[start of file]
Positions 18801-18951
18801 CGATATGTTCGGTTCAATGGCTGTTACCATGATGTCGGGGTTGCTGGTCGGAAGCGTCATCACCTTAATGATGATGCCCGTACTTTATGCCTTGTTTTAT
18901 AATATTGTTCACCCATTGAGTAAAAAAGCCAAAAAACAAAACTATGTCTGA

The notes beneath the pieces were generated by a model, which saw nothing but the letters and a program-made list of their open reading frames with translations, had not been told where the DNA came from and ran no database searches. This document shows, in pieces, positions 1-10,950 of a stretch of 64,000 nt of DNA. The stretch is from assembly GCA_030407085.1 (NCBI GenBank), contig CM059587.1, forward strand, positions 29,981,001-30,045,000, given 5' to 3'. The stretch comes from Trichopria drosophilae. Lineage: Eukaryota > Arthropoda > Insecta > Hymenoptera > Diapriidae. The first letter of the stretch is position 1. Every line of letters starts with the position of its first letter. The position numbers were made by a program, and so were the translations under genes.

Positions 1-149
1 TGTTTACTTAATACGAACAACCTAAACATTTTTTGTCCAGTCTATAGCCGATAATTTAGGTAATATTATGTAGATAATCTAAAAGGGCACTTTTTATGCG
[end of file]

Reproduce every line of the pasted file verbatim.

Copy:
Positions 18801-18951
18801 CGATATGTTCGGTTCAATGGCTGTTACCATGATGTCGGGGTTGCTGGTCGGAAGCGTCATCACCTTAATGATGATGCCCGTACTTTATGCCTTGTTTTAT
18901 AATATTGTTCACCCATTGAGTAAAAAAGCCAAAAAACAAAACTATGTCTGA

The notes beneath the pieces were generated by a model, which saw nothing but the letters and a program-made list of their open reading frames with translations, had not been told where the DNA came from and ran no database searches. This document shows, in pieces, positions 1-10,950 of a stretch of 64,000 nt of DNA. The stretch is from assembly GCA_030407085.1 (NCBI GenBank), contig CM059587.1, forward strand, positions 29,981,001-30,045,000, given 5' to 3'. The stretch comes from Trichopria drosophilae. Lineage: Eukaryota > Arthropoda > Insecta > Hymenoptera > Diapriidae. The first letter of the stretch is position 1. Every line of letters starts with the position of its first letter. The position numbers were made by a program, and so were the translations under genes.

Positions 1-149
1 TGTTTACTTAATACGAACAACCTAAACATTTTTTGTCCAGTCTATAGCCGATAATTTAGGTAATATTATGTAGATAATCTAAAAGGGCACTTTTTATGCG